The circuit hike to Seekopf (summit) and Hirschwand (rock wall) is a fun excursion in the Wachau Valley in Austria. It ties together several outstanding viewpoints overlooking the Danube River. Though there are sweeping views along the way, this is largely a forest hike. 

This hike begins in Oberkienstock village on the Danube and steadily ascends the Meurersteig trail to Seekopf hill (671 meters), crowned with a large lookout tower. From Seekopf, the hike continues northeast in the direction of St. Lorenz. Along the way, there’s an optional detour to Hirschwand (easy and short secured scramble). 

A few more viewpoints await you as you descend to the riverside village of St. Lorenz. To complete the circuit, follow the bike path along the river back to Oberkienstock.

If you’re spending more time in the Wachau, also check out the Dürnstein to Krems Vineyard Hike and the Vogelbergsteig Trail.


Seekopf Hike, Wachau Valley

Seekopf Viewpoint of Wachau River Valley, Austria

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Seekopf and Hirschwand Hiking Map


Seekopf Trail Description


Oberkienstock to Seekopf (1 hour)

Meurersteig, Wachau Valley, Austria

From the Seekopf car park in Oberkienstock, follow the sign to Seekopf (1:20 hours). 

At first, the Meurersteig traces the graben floor. 

After only a few minutes, red arrows and red-white-red painted waymarks steer you right to the flank of the graben. 

The trail ascends a healthy forest of beech trees with thick gray, elephant-like trunks. 

Follow the serpentines up the Dunkelsteinerwald (Dark Stone Forest). As you progress, parts of the forest floor are strewn with black boulders and rocks. 

After about 50 minutes, you’ll arrive at the first viewpoint overlooking the Danube River and Wösendorf in der Donau encircled by vineyards.  

The forest ascent continues another 10 minutes to Seekopf (671 m) and the base of the Seekopf Lookout Tower. 

Walk up the stairs to reach for sweeping views of the Danube River Valley. 


Seekopf to Kreuzung Hirschwand (15 minutes) 

Seekopf, Wachau Valley, Austria

Return to the base of the tower. 

From this point on, follow the white-painted Welterbesteig Wachau waymarks and the white-blue-white waymarks in the direction of Fähre St. Lorenz-Weissenkirchen (2 hours) mit Hirschwand. 

For 2-3 minutes, the trail to Hirschwand follows a wide forest trail. At the bend, leave the wide trail and continue straight onto the obscure overgrown trail. 

Follow the waymarks through the forest, mostly descending. You’ll pass through a rocky area to reach the Kreuzung Hirschwand (575 m) trail junction. 


Hirschwand Kreuzung Lollipop-Circuit (20 minutes)

Hirschwand Secured Trail, Wachau, Austria

This is an optional detour to the panoramic summit of Hirschwand, a narrow rock wall. The immediate ascent and descent follows a short, secured climbing route (Klettersetig grade A/B).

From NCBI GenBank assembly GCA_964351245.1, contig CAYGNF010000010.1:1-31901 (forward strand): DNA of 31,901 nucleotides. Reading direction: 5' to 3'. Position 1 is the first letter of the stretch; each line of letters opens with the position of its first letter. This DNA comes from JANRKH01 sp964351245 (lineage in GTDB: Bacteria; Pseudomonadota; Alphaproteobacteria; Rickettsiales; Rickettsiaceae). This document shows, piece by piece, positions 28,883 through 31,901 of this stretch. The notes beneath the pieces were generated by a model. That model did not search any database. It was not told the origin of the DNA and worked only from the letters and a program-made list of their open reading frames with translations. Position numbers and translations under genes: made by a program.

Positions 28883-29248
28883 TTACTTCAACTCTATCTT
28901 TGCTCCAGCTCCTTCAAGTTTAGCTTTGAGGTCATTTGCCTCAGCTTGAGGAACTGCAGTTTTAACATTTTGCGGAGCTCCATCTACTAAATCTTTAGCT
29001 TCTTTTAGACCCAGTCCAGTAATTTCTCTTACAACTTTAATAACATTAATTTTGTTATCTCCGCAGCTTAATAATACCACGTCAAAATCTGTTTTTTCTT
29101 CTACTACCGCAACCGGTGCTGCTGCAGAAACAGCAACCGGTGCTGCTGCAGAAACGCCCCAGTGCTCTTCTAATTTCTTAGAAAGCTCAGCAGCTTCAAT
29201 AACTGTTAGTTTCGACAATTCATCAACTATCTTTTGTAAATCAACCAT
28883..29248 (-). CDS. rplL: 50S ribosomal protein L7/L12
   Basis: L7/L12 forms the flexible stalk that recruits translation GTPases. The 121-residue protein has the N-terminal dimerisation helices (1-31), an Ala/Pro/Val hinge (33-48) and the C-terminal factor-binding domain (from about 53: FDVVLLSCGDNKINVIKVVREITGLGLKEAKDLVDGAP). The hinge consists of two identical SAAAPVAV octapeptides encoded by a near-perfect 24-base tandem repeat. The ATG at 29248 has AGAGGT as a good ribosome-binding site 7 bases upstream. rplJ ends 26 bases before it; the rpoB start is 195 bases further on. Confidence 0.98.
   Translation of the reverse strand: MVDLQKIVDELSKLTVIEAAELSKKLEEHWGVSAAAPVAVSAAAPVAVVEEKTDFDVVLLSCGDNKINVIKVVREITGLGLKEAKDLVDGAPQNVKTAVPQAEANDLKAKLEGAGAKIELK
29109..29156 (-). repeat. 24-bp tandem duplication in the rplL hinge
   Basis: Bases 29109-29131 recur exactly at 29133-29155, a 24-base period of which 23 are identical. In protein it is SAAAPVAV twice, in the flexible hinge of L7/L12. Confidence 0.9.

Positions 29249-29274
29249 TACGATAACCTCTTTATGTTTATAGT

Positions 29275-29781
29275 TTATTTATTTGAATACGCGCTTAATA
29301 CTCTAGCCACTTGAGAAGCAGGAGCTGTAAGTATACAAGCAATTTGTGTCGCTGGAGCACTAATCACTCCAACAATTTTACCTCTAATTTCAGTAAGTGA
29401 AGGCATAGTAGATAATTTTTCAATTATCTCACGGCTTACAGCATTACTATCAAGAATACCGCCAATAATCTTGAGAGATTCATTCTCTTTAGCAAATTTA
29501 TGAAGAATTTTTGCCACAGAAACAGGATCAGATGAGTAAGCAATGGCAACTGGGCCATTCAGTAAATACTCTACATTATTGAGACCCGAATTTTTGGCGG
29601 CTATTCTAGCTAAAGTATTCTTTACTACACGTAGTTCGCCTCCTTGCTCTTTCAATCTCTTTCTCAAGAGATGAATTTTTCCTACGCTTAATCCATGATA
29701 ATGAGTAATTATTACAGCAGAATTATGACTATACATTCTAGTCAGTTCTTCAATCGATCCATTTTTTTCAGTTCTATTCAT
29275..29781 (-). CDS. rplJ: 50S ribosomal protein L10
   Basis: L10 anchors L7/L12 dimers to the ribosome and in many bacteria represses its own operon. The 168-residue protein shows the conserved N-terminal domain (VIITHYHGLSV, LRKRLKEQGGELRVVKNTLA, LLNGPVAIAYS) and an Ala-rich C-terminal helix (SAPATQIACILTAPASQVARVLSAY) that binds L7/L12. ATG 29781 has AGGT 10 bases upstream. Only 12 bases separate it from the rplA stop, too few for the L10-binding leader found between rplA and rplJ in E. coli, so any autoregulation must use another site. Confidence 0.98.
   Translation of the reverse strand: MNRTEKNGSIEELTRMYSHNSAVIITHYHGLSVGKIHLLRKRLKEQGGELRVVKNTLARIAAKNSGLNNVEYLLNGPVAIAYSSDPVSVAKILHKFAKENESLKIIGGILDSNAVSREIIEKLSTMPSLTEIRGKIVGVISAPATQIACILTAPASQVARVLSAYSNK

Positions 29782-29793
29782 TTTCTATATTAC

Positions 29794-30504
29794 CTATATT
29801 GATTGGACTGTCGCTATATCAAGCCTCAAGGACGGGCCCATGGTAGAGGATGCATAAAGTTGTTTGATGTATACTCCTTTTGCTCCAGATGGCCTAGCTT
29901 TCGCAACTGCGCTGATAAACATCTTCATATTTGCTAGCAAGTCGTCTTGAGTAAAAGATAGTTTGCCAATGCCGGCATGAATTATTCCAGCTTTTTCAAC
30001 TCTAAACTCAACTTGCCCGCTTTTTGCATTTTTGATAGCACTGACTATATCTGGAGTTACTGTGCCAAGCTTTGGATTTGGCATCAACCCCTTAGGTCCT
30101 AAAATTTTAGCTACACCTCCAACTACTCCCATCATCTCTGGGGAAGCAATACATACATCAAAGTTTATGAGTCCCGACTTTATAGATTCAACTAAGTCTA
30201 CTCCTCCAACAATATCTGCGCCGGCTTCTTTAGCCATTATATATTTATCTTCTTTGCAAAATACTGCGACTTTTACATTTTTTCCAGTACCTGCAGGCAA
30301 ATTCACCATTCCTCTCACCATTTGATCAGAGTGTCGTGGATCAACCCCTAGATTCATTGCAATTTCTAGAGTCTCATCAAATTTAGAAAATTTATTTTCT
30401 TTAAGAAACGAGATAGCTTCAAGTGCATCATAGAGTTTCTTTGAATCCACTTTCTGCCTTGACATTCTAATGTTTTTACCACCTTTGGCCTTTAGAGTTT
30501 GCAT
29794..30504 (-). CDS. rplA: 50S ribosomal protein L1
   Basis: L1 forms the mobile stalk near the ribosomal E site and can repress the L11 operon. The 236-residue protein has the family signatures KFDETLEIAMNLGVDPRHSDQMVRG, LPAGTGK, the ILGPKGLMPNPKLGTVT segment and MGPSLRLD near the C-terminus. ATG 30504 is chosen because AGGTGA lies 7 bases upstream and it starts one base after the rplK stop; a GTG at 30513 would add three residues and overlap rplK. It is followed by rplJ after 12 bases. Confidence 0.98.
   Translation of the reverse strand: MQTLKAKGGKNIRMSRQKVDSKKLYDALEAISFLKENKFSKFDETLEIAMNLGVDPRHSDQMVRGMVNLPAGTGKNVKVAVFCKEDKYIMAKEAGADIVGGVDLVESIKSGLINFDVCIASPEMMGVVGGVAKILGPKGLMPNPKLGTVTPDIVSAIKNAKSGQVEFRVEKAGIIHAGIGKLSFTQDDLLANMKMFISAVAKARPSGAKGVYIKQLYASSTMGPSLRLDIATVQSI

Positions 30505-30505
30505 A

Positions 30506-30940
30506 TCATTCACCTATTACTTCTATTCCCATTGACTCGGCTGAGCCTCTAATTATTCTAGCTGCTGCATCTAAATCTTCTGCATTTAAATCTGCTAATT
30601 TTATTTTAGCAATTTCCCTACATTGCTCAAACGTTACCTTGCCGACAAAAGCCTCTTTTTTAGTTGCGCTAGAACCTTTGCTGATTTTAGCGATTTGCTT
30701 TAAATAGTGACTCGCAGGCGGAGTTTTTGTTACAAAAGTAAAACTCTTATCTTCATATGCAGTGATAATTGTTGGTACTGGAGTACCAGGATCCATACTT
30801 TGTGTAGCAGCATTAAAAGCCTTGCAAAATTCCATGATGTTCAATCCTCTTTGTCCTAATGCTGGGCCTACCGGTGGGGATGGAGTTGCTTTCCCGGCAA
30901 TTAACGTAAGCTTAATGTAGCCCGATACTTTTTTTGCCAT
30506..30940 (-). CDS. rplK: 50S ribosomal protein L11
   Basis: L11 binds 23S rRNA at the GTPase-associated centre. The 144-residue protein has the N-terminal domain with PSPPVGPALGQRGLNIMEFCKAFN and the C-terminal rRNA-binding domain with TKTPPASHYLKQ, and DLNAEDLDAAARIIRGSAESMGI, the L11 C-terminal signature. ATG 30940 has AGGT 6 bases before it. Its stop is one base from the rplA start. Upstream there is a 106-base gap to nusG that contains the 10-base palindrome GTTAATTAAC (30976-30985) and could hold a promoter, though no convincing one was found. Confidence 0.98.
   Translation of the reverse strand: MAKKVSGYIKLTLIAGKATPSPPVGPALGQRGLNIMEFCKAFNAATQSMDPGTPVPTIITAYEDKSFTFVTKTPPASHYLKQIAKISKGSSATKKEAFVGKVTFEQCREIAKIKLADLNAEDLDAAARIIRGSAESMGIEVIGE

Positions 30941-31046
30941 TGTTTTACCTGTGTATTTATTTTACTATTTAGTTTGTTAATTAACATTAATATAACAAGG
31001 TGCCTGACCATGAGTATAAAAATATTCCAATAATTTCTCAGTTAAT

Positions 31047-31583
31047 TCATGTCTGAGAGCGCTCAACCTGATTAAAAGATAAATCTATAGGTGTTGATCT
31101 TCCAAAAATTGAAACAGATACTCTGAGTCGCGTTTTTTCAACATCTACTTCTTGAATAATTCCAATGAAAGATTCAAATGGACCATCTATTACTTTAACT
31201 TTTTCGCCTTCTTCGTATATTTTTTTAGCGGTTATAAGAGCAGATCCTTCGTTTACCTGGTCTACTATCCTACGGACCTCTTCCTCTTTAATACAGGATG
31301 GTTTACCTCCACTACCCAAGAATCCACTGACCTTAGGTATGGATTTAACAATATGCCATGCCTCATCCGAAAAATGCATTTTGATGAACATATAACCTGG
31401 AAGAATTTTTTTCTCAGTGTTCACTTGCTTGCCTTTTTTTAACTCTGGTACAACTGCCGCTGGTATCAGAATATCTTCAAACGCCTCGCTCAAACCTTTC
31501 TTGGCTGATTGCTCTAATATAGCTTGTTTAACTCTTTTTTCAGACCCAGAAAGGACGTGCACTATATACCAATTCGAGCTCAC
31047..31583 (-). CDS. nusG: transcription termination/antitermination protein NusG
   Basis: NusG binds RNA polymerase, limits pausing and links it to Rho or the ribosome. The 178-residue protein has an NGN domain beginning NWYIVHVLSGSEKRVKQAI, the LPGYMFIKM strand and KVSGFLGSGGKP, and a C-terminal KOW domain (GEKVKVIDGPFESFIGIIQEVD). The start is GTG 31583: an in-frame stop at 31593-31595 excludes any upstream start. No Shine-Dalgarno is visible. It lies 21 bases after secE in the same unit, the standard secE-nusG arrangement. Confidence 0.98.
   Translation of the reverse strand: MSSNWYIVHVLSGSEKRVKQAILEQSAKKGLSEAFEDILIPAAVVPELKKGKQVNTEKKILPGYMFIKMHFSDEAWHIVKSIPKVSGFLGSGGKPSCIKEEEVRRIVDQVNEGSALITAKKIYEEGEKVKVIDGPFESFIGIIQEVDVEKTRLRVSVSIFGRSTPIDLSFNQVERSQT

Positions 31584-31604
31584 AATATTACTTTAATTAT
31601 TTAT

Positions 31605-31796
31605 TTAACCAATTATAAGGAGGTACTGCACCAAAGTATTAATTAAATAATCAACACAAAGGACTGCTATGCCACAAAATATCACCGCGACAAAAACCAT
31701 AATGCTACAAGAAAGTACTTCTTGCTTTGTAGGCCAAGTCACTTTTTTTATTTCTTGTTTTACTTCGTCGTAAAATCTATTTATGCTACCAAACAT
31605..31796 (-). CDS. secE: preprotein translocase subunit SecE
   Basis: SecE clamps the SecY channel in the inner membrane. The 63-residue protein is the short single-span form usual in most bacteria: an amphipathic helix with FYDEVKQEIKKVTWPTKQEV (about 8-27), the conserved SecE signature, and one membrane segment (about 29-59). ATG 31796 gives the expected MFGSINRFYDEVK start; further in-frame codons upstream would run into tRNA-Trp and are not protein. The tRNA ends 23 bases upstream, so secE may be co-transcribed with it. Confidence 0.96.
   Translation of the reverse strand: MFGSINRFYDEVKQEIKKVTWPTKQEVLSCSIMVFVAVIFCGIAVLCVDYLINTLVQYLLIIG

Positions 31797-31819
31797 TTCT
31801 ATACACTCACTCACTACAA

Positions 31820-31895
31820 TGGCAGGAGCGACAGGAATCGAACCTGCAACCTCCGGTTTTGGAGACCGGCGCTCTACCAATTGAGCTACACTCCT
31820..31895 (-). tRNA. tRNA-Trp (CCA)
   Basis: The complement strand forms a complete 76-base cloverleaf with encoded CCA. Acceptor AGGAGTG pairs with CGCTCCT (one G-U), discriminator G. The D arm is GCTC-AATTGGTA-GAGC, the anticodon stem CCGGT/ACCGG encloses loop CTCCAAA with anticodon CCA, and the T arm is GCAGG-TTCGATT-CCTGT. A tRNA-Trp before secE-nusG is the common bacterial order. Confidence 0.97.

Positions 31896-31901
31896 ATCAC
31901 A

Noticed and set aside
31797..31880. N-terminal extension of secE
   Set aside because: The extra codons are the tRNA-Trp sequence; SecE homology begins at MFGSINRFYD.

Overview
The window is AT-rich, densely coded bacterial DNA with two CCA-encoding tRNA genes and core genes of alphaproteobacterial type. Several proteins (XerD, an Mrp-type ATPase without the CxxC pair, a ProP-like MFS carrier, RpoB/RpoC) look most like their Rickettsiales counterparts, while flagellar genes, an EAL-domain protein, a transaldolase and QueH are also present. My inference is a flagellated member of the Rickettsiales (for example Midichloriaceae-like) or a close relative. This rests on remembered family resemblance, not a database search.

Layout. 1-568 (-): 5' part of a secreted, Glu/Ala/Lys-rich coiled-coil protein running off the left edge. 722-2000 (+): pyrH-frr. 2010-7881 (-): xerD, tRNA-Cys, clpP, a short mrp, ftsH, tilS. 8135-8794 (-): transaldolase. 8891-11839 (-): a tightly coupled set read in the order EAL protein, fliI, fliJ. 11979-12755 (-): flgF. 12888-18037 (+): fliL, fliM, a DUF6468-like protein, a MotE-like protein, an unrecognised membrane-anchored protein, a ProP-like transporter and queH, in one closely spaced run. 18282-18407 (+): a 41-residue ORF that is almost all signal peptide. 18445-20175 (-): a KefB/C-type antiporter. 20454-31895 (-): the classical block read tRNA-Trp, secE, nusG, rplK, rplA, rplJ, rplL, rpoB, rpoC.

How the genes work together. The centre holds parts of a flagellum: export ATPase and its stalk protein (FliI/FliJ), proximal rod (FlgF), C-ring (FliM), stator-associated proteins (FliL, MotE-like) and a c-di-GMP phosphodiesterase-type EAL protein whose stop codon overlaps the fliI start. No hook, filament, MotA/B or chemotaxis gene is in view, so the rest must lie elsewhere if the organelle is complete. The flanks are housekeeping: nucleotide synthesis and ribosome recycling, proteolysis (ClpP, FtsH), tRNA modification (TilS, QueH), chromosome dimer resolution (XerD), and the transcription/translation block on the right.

Bear right to Hirschwand, signed 10 minutes. 

After about 120 meters, you’ll see a “Hirschwandsteig” plaque on the left and the base of the southwest secured route (Grade A). 

Ignore the plaque/cables and continue following the narrow trail to the base of the southeast secured route (Grade A/B). There’s another plaque here. 

It’s easier to tackle the circuit counter-clockwise. 

Use the fixed cables and rungs to safely scramble up to the top of Hirschwand. The summit is marked with a Lower Austrian flag and summit register. The circuit continues across the summit and down the easier southwest flank. 

Return to the Hirschwand Kreuzung junction. 


Kreuzung Hirschwand to Kreuzung St. Lorenz (1:30 hours)

Seekopf Hirschwand Circuit Trail, Wachau, Austria

Follow the sign to Fähre St. Lorenz-Weissenkirchen (1:45 hours). 

On paper trail maps, this trail is labeled “Steinige Riess-Steig.”

The undulating way to St. Lorenz slowly traverses a mixed forest (oak, beech, birch trees), passing some bizarre rock towers and walls. 

Every now and again, views open up to the Danube. 

Steinige Riess-Steig, Danube Valley, Austria

Continue following the white Welterbesteig Wachau waymarks, ignoring promising shortcuts. 

A easy wide path brings you to the Kreuzung St. Lorenz intersection.


Kreuzung St. Lorenz to Memorial at the Friedenskreuz St. Lorenz (5 minutes)

Friedenskreuz St. Lorenz View of Weissenkirchen, Danube, Austria

At the Kreuzung St. Lorenz (229 m) trail junction, follow the signs to Rollfähre St. Lorenz-Weissenkirchen (15 minutes) and Panoramaweg/St. Lorenz, leaving the wide path. 

The narrow trail leads to the Memorial at the Friedenskreuz St. Lorenz (Peace Cross St. Lorenz). 

The first thing you’ll see is an alarmingly large art installation of “Deutsche Eicheln 1933” depicting Adolf Hitler watering a German Oak Tree with larger-than-life “Nazi” Acorns. 

Let’s unravel this, shall we?